German authorities have released new photographs of two former Red Army Faction terrorists wanted on suspicion of a series of armed robberies.
Pictures of Ernst-Volker Staub and Burkhard Garweg were released by Lower Saxony state police, who are searching for three former members of the extreme-left terrorist organisation believed to be responsible for a series of crimes after going on the run in the early 1990s.
"The images were taken this year," prosecutor Marie-Louise Tartz said, reported Deutsche Welle, but said police would not disclose exactly when and where the images were taken while the investigation is ongoing.
Police described Staub, 61, as having a "lack of dental hygiene", while they described the distinguishing features of Garweg, 47, as including a "big nose" and "pointy face".
The most recent picture of the third member of the group, Daniela Klette, 57, dates back to 1988.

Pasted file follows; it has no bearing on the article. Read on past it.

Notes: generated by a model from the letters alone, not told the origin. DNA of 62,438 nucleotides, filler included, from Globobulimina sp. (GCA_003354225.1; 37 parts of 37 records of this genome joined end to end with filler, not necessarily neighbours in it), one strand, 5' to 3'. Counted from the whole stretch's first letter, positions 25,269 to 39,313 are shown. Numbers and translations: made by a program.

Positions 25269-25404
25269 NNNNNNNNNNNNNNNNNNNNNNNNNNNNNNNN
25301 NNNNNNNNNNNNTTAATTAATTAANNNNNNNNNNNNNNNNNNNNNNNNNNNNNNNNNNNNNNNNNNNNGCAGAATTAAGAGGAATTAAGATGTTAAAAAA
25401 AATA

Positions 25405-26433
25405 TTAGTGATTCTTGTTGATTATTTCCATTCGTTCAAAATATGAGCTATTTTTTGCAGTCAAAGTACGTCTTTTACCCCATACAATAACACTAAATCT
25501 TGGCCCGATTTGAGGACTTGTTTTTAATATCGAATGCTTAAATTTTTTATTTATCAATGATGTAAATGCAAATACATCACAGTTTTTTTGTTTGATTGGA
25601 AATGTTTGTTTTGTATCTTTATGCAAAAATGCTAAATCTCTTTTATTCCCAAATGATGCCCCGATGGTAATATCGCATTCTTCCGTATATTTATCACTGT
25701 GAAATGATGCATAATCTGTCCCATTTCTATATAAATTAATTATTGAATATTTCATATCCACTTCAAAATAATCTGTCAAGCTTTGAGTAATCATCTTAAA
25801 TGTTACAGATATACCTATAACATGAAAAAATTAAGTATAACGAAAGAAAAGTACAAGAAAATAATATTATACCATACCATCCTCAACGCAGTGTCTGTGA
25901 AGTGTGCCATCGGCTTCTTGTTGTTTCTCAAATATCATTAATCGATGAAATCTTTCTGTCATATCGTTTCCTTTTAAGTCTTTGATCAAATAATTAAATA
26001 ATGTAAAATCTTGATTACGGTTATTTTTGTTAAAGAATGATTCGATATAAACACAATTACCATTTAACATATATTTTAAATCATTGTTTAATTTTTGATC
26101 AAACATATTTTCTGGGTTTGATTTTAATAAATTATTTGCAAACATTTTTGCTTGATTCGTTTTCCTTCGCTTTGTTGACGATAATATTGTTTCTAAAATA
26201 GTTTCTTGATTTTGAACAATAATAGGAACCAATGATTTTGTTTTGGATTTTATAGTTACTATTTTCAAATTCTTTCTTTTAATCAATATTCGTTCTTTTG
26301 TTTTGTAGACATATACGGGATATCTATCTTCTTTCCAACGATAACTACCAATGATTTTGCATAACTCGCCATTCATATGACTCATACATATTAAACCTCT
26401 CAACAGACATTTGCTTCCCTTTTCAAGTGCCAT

DNA found in two vehicles involved in attempted armoured car robberies last year in north Germany linked all three individuals to the crimes. In a 6 June attack in Gross Mackenstedt near Bremen three masked robbers using automatic rifles and a grenade launcher attacked an armoured van but failed to gain entry and fled empty-handed. The same trio failed in an attempted robbery of a van near Wolfsburg on 28 December.
The trio are also wanted in connection with a successful 1999 attack on an armoured car in Duisberg using an anti-tank weapon, in which one million Deutschmarks (Euros 500,000; £382,000) was stolen.
The trio are also suspected of a bomb attack on a central German prison in 1993.
Police believe the robberies were carried out by the three suspects for cash, rather than to fund extremist activity.
Emerging from the Baader Meinhof gang in the 1970s, the Red Army Faction is responsible for crimes including the 1977 murder of West Germany's chief federal prosecutor and the chief executive of the Dresdner Bank. The trio are also believed to have been involved in a 'third generation' wave of attacks in the late 1980s and early 1990s, including the murder of German bank chief Alfred Herrhausen in 1989, Siemens manager Karl Heinz Beckurts in 1986, and the head of the Treuhandanstalt, the trust responsible for the privatisation of state-owned property from East Germany, Detlev Karsten Rohwedder in 1991.
The Red Army Faction disbanded in 1998.